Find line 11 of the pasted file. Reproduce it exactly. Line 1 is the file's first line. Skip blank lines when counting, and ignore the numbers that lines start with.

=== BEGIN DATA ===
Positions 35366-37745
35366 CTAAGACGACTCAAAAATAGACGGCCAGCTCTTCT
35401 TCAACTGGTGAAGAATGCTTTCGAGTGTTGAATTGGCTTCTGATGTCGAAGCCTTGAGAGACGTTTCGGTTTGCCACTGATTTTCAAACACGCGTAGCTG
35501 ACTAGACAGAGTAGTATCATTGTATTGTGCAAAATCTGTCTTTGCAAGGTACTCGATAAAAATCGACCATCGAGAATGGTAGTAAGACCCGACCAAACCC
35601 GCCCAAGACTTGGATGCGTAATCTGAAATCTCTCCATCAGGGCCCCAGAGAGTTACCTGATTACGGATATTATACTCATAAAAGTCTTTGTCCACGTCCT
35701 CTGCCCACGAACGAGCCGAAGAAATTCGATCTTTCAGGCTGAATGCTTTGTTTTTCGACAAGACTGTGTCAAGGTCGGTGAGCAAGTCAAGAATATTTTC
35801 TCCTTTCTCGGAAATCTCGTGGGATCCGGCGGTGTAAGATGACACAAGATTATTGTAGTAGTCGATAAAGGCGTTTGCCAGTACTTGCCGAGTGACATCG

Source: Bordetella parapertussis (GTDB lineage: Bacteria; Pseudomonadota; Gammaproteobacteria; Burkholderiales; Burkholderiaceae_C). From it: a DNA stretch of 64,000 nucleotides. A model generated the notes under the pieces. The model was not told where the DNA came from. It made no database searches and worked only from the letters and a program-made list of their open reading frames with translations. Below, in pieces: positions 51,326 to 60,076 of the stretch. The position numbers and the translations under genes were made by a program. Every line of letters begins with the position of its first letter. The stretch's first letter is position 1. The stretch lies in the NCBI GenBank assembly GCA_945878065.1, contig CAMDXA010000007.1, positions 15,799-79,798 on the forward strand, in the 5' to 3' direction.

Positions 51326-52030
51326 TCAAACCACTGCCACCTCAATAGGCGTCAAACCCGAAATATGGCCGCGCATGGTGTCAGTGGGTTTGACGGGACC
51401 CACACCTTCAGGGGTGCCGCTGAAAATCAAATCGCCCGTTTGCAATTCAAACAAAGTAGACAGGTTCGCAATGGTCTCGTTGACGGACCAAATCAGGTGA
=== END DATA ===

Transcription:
51401 CACACCTTCAGGGGTGCCGCTGAAAATCAAATCGCCCGTTTGCAATTCAAACAAAGTAGACAGGTTCGCAATGGTCTCGTTGACGGACCAAATCAGGTGA